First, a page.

As someone who is, in a sense, in the guide business, I was excited to discover Pearlshare. It’s a new travel app based on the simple but very compelling notion that we all want advice when travelling, and ideally that advice comes from friends, trusted sources, locals, experts in their field.

The idea is that you find “pearls” in the form of recommendations, make lists and add your own comments. A whole network of advice, inside track information, is thus created, updated and shared. The great thing is that Pearlshare is personal.



My guide to restaurants, mainly in Dublin and Cork, is designed to be both informative and very personal; I don’t like “guides” that look as if they have been written by a committee or, worse still, by a bad PR agency.

When I’m looking for advice in terms of where to go, what to see, where to eat in a city that I don’t know well, I want to hear something from the heart, from people I trust, whose enthusiasms I share.

That’s what excites me about Pearlshare. In their own words “Pearlshare is designed to build and share personalised local guides... Users save their favourite Pearls – restaurants, bars, hotels and attractions – along with photos, comments and tips, creating as many Guides, based on different themes or locations, as they want. They decide whether Pearls and Collections should be kept private, shared with friends or published to the Pearlshare community.”

So, using Pearlshare is essentially plugging in to a whole community of people who local knowledge is available to you, free of charge and with the greatest of ease.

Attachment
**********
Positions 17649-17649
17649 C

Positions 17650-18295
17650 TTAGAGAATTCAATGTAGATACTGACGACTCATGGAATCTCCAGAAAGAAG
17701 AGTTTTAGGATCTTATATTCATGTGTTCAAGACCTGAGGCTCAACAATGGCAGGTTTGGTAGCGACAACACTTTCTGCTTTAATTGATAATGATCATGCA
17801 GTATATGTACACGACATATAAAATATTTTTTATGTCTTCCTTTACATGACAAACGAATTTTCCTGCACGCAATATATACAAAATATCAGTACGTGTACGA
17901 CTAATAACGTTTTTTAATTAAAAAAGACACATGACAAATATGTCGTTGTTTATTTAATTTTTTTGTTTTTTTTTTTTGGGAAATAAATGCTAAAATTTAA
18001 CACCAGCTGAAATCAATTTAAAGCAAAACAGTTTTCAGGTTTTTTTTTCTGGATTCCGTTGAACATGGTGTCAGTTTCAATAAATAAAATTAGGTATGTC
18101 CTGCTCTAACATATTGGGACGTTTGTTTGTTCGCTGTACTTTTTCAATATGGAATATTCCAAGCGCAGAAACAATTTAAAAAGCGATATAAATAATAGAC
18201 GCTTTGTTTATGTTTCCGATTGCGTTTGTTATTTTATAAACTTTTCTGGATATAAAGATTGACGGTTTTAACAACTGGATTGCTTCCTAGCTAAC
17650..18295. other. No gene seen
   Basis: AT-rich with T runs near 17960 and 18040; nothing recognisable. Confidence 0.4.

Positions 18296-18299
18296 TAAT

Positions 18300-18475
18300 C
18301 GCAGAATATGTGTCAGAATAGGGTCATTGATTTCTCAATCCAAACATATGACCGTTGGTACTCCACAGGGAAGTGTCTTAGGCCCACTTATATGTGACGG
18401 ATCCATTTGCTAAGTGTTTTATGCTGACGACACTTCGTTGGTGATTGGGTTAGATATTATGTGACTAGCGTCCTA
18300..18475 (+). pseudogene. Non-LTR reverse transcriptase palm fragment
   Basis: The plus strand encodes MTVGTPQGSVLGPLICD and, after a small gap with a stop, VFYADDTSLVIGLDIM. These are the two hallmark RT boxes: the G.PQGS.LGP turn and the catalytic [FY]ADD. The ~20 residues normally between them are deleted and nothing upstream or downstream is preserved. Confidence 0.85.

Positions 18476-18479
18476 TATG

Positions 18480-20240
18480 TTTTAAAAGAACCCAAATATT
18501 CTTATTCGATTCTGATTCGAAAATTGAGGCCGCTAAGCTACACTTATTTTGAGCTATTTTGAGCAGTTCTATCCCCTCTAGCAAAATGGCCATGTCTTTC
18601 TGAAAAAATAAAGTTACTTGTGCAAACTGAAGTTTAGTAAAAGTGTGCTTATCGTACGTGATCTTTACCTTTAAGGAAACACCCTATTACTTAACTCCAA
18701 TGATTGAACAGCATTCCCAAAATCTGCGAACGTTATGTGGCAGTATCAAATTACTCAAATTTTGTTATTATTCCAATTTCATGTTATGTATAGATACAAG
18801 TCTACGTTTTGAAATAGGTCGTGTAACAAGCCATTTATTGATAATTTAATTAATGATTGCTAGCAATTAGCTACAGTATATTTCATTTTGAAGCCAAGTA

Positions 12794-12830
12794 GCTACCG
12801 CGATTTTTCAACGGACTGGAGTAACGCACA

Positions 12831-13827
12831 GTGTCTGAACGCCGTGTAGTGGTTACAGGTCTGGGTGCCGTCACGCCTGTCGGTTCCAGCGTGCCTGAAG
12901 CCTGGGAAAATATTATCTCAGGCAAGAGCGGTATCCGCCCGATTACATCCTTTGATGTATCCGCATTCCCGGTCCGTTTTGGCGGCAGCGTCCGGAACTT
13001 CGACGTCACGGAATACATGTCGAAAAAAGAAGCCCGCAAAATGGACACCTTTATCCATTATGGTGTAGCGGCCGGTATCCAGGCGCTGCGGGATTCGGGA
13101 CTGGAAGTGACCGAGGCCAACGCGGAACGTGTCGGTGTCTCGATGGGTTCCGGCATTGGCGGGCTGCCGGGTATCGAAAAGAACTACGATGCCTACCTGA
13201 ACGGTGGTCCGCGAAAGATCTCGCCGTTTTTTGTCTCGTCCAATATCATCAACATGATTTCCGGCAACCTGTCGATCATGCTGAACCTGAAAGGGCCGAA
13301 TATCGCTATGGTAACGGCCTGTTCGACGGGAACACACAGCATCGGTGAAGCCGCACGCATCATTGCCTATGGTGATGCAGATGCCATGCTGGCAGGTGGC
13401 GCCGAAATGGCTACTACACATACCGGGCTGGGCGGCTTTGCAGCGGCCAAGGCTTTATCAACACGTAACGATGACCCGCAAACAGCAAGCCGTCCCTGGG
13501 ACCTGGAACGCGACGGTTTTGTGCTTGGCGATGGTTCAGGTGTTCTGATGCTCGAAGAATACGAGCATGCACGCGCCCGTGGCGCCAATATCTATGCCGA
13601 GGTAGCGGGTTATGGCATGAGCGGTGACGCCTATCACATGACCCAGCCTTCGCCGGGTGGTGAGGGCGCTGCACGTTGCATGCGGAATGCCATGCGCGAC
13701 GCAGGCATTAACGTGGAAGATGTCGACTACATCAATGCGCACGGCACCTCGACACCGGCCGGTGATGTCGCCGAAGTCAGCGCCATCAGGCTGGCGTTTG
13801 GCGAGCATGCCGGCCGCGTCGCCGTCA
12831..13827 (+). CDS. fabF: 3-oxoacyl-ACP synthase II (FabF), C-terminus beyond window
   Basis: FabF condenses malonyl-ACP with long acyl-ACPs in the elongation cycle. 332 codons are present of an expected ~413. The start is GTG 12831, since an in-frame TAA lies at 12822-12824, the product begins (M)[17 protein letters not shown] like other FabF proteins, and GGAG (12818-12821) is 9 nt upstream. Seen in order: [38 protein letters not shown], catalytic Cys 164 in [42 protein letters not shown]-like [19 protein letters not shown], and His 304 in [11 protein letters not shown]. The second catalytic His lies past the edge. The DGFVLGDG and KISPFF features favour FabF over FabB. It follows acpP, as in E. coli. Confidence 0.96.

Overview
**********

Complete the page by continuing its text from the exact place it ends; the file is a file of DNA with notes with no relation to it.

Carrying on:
I am, I must confess, a Pearlshare novice but I’ve already been trawling it, very fruitfully, for inside track information on eating in Rome and Venice. And, in compensation for this great service, I’ve made my own contribution, concentrating on the places I know best.

My first collection of Pearls was built upon the theme of cheap, or perhaps I should say inexpensive, places in Dublin in which to eat and can be viewed here.

The next one was hard to put a title on; I wanted to list all the restaurants that are currently red hot with Dublin’s exceptionally food conscious folk, so I decided to use the phrase “foodistas”. They eat in these places and this can make it hard to get a table. In the nature of things,  I’m going to have to update these Pearls regularly – and that’s the beauty of Pearlshare, you can do just that.

On a somewhat more democratic note, I decided to list all of my favourite burger producers in the city, an interesting exercise in that it encouraged me to explore the Dublin hamburger scene in delicious detail. Well, somebody has to do it. The fruits of my labours are here.

My next collection of Pearls was based on the idea, not so much of hidden gems but places that are not immediately obvious; in other words, restaurants that are easily overlooked and which would be a shame to miss. This is what I decided on.

My final guide, for the time being (I have a guide to proper, or as they are sometimes called, Oul Fellas’ Dublin pubs in the pipeline) is something for which I’m constantly asked: advice on where to eat in Cork. There are fewer great restaurants in the Real Capital than you might expect (it may be a city with a great food tradition but it’s small and quite conservative). However, I’ve listed a dozen places where the food is exceptional.

Anyway, in the heel of the hunt, the point is that Pearlshare is a very special app. And it’s one that is already enriching my experience of visiting places, both familiar and unfamiliar.